Overview

Contrary to a widely held public impression, the elimination of GPS Selective Availability in 2000 did not take care of the needs that many users have for enhanced GNSS capabilities.

Indeed, various “augmentations” have been developed to meet the requirements of some applications for better accuracy, availability, or integrity (the assurance of the quality of a signal) than are available from GNSS signals in space.

These enhancements have included private solutions, such as off-the-shelf real-time kinematic positioning equipment or more robust and accurate differential corrections from commercial service providers. Additionally, several public land-based augmentation systems exist, including the U.S. Nationwide Differential GPS operated by the U.S. Coast Guard and the U.S. Army Corps of Engineers, the National Geodetic Survey’s Continuously Operating Reference Stations (CORS), and the International GNSS Service (IGS), which provides high-accuracy data on GNSS satellite orbits for use by the world’s geophysical community.

Perhaps the largest and most widespread efforts are the satellite-based augmentation systems (SBAS) being created by government entities around the world, typically associated with aviation-related agencies. These include such programs as the U.S. Wide Area Augmentation System (WAAS) operated by the Federal Aviation Administration (FAA) and the European Geostationary Navigation Overlay Service (EGNOS) currently operated by the European Satellite Services Provider on behalf on behalf of the European Union.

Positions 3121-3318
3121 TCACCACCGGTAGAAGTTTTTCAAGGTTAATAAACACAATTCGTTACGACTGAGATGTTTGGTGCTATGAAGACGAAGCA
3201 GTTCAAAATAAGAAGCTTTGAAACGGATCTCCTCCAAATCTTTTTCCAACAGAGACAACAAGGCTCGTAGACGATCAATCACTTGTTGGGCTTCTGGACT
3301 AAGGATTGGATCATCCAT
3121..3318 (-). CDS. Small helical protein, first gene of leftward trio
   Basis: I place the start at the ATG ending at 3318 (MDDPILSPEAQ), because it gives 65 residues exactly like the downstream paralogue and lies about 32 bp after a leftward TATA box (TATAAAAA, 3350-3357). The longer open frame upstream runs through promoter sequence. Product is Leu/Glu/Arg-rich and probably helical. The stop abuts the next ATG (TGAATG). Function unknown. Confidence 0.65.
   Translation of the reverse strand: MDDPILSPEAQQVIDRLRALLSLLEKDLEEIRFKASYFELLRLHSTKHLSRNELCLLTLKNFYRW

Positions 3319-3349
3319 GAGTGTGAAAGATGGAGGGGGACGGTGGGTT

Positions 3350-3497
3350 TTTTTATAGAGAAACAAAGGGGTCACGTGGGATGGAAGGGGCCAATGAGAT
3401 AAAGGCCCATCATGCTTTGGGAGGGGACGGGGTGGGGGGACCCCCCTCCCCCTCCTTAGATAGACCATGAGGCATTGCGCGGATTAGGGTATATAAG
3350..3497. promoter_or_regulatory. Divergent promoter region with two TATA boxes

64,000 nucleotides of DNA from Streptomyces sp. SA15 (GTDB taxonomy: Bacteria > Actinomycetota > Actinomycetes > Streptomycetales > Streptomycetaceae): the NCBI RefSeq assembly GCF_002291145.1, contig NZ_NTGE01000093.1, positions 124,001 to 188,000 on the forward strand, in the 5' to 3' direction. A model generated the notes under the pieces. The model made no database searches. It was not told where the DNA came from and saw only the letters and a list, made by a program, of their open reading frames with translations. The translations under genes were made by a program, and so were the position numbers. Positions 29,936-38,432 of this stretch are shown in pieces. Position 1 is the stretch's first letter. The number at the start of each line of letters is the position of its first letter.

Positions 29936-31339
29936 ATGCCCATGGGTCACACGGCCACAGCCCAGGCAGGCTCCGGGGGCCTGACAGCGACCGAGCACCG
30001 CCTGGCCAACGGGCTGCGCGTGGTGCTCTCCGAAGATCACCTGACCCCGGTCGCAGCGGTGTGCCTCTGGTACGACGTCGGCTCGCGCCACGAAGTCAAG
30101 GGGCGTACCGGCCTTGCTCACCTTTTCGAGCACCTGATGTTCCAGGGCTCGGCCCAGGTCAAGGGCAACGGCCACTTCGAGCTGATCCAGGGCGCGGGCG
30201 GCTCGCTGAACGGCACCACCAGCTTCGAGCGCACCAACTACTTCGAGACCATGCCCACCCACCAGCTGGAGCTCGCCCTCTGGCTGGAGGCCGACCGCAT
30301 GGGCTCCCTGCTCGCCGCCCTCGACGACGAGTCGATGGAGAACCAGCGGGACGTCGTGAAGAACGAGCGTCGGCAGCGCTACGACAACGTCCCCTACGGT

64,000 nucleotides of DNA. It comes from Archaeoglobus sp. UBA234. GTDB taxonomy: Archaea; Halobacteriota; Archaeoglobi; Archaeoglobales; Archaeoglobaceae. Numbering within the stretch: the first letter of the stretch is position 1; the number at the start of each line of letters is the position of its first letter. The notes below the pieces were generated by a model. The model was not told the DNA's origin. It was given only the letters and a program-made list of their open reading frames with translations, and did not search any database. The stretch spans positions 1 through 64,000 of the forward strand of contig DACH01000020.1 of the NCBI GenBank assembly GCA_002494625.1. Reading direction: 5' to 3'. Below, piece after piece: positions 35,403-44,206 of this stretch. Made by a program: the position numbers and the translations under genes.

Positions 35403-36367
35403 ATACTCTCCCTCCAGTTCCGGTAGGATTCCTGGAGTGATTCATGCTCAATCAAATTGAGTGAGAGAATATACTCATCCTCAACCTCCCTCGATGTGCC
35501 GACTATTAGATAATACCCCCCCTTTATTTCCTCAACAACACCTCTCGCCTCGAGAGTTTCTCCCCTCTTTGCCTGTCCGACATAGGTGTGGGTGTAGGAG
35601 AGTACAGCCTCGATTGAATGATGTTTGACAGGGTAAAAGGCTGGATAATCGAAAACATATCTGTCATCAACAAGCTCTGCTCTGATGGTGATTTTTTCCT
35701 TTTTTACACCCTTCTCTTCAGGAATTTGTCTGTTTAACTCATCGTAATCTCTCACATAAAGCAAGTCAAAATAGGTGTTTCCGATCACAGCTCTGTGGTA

SBAS activities are linked by various organizations to ensure that all certified aviation receivers are compatible with all operational SBAS systems. This means that all service providers and all receiver manufacturers need to have the same understanding of the message format and contents. In the United States, an RTCA Inc. working group two meets three times a year and enables service providers, receiver manufacturers, and the user community to discuss SBAS performance, interpretation of the standards, and future planning. RTCA is also the U.S. agent for contributing to the minimum operational performance standards (MOPS) that provide the most detailed description of how to implement an SBAS.

The European Organization for Civil Aviation Equipment (EUROCAE) Working Group 62 meets twice a year to plan for inclusion of Galileo in future avionics. Finally, the International Civil Aviation Organization (ICAO) is the top-level organization in which civil aviation authorities around the world establish the standards and recommended procedures for all navigation systems.

We asked Dr. Todd Walter to bring us up to date on the status of GNSS augmentation efforts. Walter is a senior research engineer in the Department of Aeronautics and Astronautics at Stanford University and has a long history with international SBAS programs, including WAAS, for which he is helping design future architectures to provide aircraft guidance. Walter also works with the FAA and GPS Directorate on incorporating integrity concepts into GPS III. He is a fellow and current president of the Institute of Navigation.